Wednesday, February 22, 2006
Rambling midweek post with no point at all
Warning: Harry Potter spoiler alerts for everyone who hasn’t read The Order of the Phoenix and The Half-Blood Prince.
Over the weekend I saw two movies. With Janet, Brokeback Mountain, which was every bit as good as I’d hoped and better (full review on request, time permitting), and, with Jamie, the Disney dog-hero film Eight Below, which was not nearly so bad as I’d feared. (If you combine the two films, you get Eight Below Brokeback Mountain, a heartwarming and inspiring tale of gay malamutes and huskies fighting for survival in the Antarctic.) Two dogs die, by the way. Just so you know. Jamie, however, is now quite mature enough to handle narrative representations of death, having dealt with the death of Sirius Black in Harry Potter and the Order of the Phoenix and (just within the past month) the quite horrifying death of Dumbledore in Half-Blood Prince.
As it happened, Jamie and I saw Eight Below after the cold front had swept through Pennsylvania; it may have been 59 degrees last Thursday (and it was—I wouldn’t lie about such a thing), but when we got out of the movie at 5 on Saturday, it was about 15 degrees, and the wind was brisk and bitter. “Zip up your puffy jacket,” I told him. “It’s like the Antarctic out here.”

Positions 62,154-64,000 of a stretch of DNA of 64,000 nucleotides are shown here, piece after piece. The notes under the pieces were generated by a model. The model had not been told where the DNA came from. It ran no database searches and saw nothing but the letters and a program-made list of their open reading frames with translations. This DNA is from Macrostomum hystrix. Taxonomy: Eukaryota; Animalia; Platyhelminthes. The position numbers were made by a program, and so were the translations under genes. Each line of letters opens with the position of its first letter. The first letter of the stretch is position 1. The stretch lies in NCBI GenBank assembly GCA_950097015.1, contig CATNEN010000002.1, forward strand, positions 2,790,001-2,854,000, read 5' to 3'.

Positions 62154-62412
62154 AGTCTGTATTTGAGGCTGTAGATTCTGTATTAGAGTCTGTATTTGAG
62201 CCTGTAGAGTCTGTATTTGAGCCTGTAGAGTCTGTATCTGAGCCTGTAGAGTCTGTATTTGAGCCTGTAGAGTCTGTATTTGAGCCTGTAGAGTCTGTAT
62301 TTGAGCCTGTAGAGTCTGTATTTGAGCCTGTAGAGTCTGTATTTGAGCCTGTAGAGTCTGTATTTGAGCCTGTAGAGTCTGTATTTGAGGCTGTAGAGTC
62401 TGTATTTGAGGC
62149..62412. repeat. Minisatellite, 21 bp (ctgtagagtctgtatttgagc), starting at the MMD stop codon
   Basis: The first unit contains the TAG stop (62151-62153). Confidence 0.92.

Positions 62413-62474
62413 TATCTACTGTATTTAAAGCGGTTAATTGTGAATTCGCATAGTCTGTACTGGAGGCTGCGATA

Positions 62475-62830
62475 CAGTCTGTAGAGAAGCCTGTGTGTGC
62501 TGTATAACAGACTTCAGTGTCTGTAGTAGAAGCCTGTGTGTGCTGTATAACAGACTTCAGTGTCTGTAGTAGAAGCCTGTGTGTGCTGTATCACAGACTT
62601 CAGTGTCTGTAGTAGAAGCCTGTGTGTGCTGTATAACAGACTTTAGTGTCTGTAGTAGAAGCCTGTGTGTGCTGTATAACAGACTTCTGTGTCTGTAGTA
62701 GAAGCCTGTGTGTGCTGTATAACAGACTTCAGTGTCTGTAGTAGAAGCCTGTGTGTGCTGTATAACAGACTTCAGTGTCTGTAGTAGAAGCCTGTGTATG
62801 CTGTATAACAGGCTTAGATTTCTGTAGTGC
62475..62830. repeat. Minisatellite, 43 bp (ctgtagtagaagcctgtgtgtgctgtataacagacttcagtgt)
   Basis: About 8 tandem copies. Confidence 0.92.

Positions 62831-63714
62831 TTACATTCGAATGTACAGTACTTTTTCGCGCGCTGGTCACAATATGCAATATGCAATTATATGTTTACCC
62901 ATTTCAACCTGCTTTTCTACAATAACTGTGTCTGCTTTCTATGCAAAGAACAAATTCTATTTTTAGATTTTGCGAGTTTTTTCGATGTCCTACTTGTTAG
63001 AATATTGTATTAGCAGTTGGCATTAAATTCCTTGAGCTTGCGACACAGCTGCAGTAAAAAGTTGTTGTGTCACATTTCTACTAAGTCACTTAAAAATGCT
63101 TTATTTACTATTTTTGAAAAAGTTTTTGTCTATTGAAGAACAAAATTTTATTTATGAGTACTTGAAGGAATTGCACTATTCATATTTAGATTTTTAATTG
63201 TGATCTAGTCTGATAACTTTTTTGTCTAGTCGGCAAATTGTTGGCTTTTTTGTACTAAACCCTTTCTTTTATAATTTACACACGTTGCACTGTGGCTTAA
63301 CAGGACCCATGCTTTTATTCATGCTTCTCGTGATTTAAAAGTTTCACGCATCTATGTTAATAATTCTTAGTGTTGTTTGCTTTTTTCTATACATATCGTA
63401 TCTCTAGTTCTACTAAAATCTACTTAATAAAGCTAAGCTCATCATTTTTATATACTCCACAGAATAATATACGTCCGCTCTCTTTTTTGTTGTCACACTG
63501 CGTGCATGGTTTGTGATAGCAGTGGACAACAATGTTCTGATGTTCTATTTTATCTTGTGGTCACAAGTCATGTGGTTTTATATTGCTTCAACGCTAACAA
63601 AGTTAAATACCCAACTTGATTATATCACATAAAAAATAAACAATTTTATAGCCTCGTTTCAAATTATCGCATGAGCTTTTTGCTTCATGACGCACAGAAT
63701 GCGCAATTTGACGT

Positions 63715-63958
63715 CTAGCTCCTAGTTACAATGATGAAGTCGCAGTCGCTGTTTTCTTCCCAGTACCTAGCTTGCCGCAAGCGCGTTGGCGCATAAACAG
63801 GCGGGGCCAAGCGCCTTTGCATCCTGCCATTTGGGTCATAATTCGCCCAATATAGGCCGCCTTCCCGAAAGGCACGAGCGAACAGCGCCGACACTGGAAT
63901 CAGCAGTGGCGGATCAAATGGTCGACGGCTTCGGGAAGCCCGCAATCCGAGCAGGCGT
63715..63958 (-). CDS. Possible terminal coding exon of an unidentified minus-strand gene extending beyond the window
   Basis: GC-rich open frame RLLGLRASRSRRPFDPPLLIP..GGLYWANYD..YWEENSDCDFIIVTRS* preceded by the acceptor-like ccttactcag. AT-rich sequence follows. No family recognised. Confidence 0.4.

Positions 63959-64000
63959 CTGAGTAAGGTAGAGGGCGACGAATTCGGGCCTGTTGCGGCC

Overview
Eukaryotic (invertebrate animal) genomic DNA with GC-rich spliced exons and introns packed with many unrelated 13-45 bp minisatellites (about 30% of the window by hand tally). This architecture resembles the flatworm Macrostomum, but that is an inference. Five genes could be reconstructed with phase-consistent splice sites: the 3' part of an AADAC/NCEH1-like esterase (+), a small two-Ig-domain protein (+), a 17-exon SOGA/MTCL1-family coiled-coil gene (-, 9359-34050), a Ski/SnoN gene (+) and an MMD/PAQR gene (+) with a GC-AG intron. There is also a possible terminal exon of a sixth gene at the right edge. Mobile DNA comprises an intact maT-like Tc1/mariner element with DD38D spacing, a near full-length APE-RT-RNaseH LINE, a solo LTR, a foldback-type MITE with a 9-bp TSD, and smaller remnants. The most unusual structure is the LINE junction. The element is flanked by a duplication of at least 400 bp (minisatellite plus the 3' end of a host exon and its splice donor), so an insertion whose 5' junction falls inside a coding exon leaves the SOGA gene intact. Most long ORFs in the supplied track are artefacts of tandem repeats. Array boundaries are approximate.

“It’s not like the Antarctic,” replied Jamie, sensibly enough.
“No, that’s true,” I admitted. “The Antarctic would be 50 below zero. It’s not quite that cold in Pennsylvania.”
“Not fifty,” Jamie said. “Zero.”
“No, fifty below zero,” I repeated, whereupon he said “not fifty, zero,” and this went on for a few rounds before I realized that Jamie wasn’t grasping the concept of temperatures below zero—or the concept of negative numbers in general. And why should he, I wonder? Let’s all switch to the Kelvin system now. It makes no damn sense to have temperature scales that have a zero, then lots of numbers under zero, then an “absolute” zero, as if to say, “OK, we really mean zero this time.” Sure, it would be weird thinking of 300 degrees as a nice warm day (that would be 27 C or 80.6 F), but we’d get used to it.
I was reminded of an exchange I had with Nick when he was almost four, and we lived in wind-swept Illinois. Our first winter in Champaign, Janet and I cautioned him as we were putting him to bed that it was going to be extremely cold the next day, with a high of five below zero.
Nick was aghast. “There’s gonna be no world?”
And that memory led me, in turn, to think of a conversation I’d had with Jamie just before putting him to bed one night. After wishing him sweet dreams, I asked whether he ever had any dreams in which he finds himself flying.
He was near sleep, but the question snapped him to attention. He raised his head off the pillow, turned to me, and said, chidingly, “Michael! That’s impossible!”
Which is true, of course. But not so weird as five below zero.